The Greatest Star? Early Critics Gaga Over Lea Michele's 'Funny Girl'

Friday September 30, 2022

Lea Michele as Fanny Brice and Ramin Karimloo as Nick Arnstein in "Funny Girl." (Matthew Murphy)
Lea Michele as Fanny Brice and Ramin Karimloo as Nick Arnstein in "Funny Girl." (Matthew Murphy)  

As of Friday afternoon, a handful of critics have weighed in on Lea Michele performance in the problem-plagued "Funny Girl" revival, and they are raves.

Michele replaced Beanie Feldstein at the beginning of September. Feldstein decided to leave the production prematurely after it was announced that Michele was to replace her in July.

In early September her first performances were greeted with standing ovations, but then Michele contracted Covid and was out of the show for two additional weeks. Because of the delays, the producers have decided not to invite the critics until sometime in October, but a number of productions jumped the gun and bought tickets for the show earlier this week to see how Michele was acclimating to the role.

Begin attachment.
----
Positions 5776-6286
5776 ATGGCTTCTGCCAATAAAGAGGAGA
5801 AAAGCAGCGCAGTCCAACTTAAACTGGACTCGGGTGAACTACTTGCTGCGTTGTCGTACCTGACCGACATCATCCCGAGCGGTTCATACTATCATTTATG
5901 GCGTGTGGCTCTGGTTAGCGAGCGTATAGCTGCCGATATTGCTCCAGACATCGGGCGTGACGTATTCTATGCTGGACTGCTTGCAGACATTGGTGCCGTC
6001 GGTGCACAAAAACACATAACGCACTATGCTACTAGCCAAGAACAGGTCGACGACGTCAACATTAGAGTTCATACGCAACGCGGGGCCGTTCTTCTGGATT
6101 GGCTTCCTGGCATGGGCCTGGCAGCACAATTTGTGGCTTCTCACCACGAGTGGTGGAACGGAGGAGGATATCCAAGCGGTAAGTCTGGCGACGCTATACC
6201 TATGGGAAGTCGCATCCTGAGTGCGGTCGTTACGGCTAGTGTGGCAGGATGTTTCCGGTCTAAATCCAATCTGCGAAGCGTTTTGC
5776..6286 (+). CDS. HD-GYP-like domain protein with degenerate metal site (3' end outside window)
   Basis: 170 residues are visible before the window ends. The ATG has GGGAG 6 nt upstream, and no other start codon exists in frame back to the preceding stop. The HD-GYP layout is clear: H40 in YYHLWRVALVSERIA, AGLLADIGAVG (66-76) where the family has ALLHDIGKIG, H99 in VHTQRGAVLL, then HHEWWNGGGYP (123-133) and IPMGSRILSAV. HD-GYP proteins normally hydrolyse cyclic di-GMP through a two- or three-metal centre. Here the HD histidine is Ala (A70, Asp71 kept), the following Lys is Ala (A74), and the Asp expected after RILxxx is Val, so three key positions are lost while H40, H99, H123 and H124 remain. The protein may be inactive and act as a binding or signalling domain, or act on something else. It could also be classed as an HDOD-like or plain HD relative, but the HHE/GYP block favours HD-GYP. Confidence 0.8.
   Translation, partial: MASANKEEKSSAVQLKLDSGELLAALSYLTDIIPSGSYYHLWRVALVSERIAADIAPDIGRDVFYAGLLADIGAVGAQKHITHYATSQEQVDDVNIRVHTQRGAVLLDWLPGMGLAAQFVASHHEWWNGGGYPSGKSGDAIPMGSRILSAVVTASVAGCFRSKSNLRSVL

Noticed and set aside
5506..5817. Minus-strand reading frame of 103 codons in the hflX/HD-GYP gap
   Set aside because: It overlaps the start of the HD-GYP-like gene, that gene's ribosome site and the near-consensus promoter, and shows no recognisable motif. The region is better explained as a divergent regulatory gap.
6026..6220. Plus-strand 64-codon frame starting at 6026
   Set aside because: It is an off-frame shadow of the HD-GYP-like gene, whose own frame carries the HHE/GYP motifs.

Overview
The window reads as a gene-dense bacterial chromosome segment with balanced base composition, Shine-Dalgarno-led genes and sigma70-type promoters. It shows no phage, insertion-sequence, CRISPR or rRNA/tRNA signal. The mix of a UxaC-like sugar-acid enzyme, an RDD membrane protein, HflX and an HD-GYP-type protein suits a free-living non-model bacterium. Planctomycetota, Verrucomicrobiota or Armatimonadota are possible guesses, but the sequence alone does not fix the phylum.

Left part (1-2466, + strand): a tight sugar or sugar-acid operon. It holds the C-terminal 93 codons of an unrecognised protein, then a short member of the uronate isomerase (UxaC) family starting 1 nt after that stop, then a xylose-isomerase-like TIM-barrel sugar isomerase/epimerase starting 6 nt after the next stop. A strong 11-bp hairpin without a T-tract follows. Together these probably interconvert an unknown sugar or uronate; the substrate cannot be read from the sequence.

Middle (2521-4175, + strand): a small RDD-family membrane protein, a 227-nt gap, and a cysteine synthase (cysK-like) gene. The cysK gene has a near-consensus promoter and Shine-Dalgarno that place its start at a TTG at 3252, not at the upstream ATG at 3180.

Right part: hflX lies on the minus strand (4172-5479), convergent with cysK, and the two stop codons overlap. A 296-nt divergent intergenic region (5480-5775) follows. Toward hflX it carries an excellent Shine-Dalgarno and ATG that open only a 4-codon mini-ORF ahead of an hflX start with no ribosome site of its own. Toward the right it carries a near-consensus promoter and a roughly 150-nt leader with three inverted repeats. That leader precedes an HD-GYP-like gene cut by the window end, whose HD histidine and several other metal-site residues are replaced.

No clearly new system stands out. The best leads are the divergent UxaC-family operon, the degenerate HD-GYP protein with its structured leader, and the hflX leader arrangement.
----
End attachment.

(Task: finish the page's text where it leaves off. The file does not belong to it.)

Jesse Greene in the New York Times, points out that without a great Fanny Brice, "Funny Girl" can be tough going, even with Feldstein, whom he thought was good. And the production has found that great Fanny with Michele.

"Lea Michele, who took over the role on Sept. 6, turns out to be that stupendous Fanny. Yes, she even lights up like a light. Both vulnerable and invulnerable, kooky and ardent, she makes the show worth watching again."

Adding that "She can't make it good, though. Michael Mayer's production is still garish and pushy, pandering for audience overreaction...

"But at least "Funny Girl" now has a missile: a performer who from her first words ('Hello, Gorgeous') shoots straight to her target and hits it...

"Her voice, an exceptional instrument, is not an ornament but a tool, and she knows how to use it. That in itself is no surprise; she seems to have been trying out for the role since 2009. Over the course of her six seasons as Rachel Berry on "Glee," she sang most of Fanny's numbers with exceedingly high polish, if sometimes a powerful whiff of Streisand karaoke. (Rachel's middle name was Barbra.)